This “larger research community” we’re referring to is what sets RCNs apart from regular workshops. Instead of bringing together the same like-minded colleagues, RCNs usually bring together scientists and scholars from a variety of backgrounds who would not otherwise interact.

2. The review process.

Workshop proposals under $100,000 are not subject to peer-based merit review. RCNs and large workshop proposals are evaluated by the NSF merit review process using ad hoc or panel review, or both. In both RCNs and workshops, the need for intellectual synthesis must be demonstrated and the mechanism for accomplishing this goal must be clearly described. For PIs accustomed to writing research proposals, this is a shift in focus. The proposal may require an organizational chart, a list of initial participants, descriptions of workshop activities, and clear mechanisms for assessment. Successful proposals generally have a plan for recruiting early career or underrepresented scientists. These elements in the proposal indicate if the synthesis effort is likely to be successful or not.

Why is it important to contact your PO BEFORE you submit an idea for an RCN/workshop?

Unlike regular research proposals, only a handful of workshop or RCN proposals are submitted each year to a program. Thus, it is important for the POs to recognize which research areas may be most suitable for synthesis, the depth of support for these areas, and the process behind developing the proposals that are submitted. Additionally, POs can help guide the PI toward “best practices” for these efforts, and help make sure that PIs are prepared for the time and intellectual commitment required for effective leadership of an RCN or workshop. We also suggest broadly reaching out in your research community or to other PIs who have led a workshop or RCN and inviting speakers and primaries who are diverse and representative of the community at large.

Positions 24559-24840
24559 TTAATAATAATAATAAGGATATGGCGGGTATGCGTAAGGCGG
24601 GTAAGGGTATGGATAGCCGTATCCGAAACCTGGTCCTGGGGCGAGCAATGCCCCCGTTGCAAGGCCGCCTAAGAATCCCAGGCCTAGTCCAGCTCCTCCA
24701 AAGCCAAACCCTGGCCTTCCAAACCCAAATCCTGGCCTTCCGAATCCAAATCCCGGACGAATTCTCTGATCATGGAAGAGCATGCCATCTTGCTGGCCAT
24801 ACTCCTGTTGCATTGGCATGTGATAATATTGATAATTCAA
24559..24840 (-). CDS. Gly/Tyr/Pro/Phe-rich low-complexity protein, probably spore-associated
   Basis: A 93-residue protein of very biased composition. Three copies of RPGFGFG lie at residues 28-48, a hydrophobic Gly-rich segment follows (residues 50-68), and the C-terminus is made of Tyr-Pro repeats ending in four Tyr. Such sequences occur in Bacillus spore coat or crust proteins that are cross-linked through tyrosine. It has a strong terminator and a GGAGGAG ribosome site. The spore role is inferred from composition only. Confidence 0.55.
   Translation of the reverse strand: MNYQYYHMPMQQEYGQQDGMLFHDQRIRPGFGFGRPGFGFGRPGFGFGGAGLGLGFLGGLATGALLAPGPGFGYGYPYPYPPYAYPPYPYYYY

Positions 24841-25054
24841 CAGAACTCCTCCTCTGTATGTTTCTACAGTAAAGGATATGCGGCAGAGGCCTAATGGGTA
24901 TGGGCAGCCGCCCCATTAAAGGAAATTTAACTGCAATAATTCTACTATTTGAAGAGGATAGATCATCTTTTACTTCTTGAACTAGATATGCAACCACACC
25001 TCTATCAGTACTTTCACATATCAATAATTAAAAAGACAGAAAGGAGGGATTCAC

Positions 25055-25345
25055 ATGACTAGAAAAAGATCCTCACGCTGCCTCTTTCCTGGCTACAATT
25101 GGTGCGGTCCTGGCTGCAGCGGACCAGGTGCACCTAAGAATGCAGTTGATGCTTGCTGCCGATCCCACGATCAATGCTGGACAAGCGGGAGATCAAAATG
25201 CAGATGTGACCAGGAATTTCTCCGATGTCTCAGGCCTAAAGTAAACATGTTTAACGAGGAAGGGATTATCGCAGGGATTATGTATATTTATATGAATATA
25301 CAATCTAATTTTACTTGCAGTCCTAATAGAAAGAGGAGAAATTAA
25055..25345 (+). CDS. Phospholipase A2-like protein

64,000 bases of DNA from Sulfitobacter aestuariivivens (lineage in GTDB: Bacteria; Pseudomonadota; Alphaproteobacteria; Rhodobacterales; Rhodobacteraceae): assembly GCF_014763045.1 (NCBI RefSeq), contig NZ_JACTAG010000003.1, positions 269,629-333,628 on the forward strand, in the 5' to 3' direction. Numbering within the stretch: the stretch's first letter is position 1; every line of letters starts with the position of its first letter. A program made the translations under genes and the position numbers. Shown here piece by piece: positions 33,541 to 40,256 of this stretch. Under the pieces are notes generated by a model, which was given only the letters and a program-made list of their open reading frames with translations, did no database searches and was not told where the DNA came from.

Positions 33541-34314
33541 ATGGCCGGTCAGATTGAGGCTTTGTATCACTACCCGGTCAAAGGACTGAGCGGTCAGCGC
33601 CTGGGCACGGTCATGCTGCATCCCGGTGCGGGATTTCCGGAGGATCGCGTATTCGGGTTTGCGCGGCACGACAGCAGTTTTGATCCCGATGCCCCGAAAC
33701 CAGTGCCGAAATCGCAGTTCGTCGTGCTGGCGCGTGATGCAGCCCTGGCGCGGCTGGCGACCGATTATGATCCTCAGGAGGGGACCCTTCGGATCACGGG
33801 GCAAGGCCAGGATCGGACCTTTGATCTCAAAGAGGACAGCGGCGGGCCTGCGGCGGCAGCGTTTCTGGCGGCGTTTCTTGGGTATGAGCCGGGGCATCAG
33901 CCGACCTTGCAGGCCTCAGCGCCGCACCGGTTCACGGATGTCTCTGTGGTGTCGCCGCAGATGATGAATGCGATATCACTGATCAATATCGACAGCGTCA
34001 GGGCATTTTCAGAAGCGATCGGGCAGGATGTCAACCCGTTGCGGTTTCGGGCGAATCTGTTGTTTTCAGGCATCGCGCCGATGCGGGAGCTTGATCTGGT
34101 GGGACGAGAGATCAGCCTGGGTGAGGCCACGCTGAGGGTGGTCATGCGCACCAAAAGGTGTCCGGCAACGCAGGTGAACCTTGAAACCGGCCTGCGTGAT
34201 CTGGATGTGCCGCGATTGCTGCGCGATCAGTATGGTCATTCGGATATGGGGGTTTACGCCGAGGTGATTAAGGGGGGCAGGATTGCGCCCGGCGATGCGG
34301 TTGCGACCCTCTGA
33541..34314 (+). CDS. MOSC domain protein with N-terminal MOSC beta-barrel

Things to think about before contacting the PO:

    • What need in the research community is being addressed by the RCN/workshop?
    • Who is the intended audience?
    • What would a successful outcome look like and who would benefit from these outcome(s)?

Take home points: The most important point is that these awards fund synthesis efforts. Our science needs these more than ever right now. DEB is currently accepting both workshop proposals and RCN submissions.

 

 

Contacting a Program Officer


We want to hear from you! NSF Program Officers (POs) are here to answer your questions, and listen to your ideas.

The role of a PO includes aspects of being a liaison, translator, customer service representative, coach, advisor, and interpreter all rolled into one. Yes, POs are representing the agency, but they are also scientists—some very recently in academia—and they know what it’s like to be on the other side of the desk.

For those of you who are hesitant, here’s a short guide on why and how to contact a PO.

Why should I contact a NSF Program Officer?

It’s easiest to answer that question with more questions;

  • Is it about a RAPID, RAISE, EAGER, ROA, RCN, CNH, or workshop? For these types of proposals, we encourage PIs to get in touch with a PO. Doing so will give you a better sense of what NSF is looking for in those types of proposals.